To a great extent, our phenotype is determined by our genetic material. Many genotypic modifications may ultimately become manifest in more or less pronounced changes in phenotype. Despite the importance of how specific genetic alterations contribute to the development of diseases, surprisingly little effort has been made towards exploiting systematically the current knowledge of genotype-phenotype relationships. In the past, genes were characterized with the help of so-called "forward genetics" studies in model organisms, relating a given phenotype to a genetic modification. Analogous studies in higher organisms were hampered by the lack of suitable high-throughput genetic methods. This situation has now changed with the advent of new screening methods, especially RNA interference (RNAi) which allows to specifically silence gene by gene and to observe the phenotypic outcome. This ongoing large-scale characterization of genes in mammalian in-vitro model systems will increase phenotypic information exponentially in the very near future. But will our knowledge grow equally fast? As in other scientific areas, data integration is a key problem. It is thus still a major bioinformatics challenge to interpret the results of large-scale functional screens, even more so if sets of heterogeneous data are to be combined. It is now time to develop strategies to structure and use these data in order to transform the wealth of information into knowledge and, eventually, into novel therapeutic approaches. In light of these developments, we thoroughly surveyed the available phenotype resources and reviewed different approaches to analyzing their content. We discuss hurdles yet to be overcome, i.e. the lack of data integration, the missing adequate phenotype ontologies and the shortage of appropriate analytical tools. This review aims to assist researchers keen to understand and make effective use of these highly valuable data.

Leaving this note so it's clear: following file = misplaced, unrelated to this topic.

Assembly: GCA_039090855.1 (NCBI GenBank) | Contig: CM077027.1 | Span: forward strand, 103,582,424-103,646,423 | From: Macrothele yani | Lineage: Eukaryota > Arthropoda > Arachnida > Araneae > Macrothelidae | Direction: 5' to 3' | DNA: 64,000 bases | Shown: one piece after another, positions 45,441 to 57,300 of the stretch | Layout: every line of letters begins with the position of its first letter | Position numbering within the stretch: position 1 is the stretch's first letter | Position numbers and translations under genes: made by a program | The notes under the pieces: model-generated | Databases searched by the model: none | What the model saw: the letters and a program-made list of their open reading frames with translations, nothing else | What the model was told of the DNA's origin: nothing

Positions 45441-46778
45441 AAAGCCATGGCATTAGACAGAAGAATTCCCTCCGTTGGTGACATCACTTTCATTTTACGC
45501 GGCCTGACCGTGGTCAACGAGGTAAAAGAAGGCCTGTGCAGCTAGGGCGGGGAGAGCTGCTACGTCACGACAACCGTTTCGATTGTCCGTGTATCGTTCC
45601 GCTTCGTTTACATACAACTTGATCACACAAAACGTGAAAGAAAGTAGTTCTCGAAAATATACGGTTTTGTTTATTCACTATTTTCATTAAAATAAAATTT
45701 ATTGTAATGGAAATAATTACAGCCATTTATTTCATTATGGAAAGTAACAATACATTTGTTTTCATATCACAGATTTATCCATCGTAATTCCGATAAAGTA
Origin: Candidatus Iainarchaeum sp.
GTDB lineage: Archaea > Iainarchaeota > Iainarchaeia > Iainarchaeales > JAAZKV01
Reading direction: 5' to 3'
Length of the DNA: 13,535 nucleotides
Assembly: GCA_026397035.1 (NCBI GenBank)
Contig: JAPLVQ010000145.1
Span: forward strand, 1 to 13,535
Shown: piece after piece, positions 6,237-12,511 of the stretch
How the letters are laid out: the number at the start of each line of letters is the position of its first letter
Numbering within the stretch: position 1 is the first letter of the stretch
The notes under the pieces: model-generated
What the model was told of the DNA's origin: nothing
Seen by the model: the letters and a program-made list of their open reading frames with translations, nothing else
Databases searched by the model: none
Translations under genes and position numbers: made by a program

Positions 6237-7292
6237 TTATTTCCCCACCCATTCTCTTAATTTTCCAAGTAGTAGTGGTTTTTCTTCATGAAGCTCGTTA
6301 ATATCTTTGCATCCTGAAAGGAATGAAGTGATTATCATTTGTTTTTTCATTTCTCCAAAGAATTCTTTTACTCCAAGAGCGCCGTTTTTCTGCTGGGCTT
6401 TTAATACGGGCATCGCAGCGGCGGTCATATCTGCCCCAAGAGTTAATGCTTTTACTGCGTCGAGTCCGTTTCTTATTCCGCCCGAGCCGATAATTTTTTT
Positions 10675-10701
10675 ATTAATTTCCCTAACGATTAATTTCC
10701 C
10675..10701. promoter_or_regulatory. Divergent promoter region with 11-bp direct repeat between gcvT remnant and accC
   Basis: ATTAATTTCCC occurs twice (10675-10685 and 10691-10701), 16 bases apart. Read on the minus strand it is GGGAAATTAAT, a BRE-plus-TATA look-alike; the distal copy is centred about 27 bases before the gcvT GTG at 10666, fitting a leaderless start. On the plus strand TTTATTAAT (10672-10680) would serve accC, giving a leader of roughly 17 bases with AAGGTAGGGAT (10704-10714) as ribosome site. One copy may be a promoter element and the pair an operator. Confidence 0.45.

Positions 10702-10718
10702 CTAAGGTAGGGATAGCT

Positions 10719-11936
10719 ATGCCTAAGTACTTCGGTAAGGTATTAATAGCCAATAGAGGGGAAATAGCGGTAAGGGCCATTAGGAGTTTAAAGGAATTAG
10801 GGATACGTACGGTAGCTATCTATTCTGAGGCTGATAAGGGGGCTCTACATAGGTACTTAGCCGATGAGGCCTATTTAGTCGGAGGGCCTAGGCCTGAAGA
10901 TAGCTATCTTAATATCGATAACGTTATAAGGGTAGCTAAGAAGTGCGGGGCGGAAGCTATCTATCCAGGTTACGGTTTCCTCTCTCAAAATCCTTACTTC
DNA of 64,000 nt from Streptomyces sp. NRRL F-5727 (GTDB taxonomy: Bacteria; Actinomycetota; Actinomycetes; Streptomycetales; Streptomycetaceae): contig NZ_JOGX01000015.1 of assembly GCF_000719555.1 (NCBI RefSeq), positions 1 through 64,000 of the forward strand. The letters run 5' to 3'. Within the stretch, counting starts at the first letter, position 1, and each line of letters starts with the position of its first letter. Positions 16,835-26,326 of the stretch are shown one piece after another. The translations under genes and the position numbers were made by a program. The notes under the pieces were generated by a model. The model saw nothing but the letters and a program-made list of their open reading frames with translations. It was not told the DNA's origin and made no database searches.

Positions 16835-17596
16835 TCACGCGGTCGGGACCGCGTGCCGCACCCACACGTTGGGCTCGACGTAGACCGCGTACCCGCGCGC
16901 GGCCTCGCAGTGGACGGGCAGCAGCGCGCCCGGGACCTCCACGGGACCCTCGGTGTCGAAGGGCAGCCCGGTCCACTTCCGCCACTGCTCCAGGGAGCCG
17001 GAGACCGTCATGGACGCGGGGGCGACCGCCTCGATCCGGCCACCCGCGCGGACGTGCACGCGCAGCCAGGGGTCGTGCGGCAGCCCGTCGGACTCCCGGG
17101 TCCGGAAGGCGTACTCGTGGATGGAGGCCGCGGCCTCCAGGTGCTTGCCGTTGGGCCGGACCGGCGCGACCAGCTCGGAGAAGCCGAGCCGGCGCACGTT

Keywords: Phenotype, genotype, comparative phenomics, database, RNA interference, analysis
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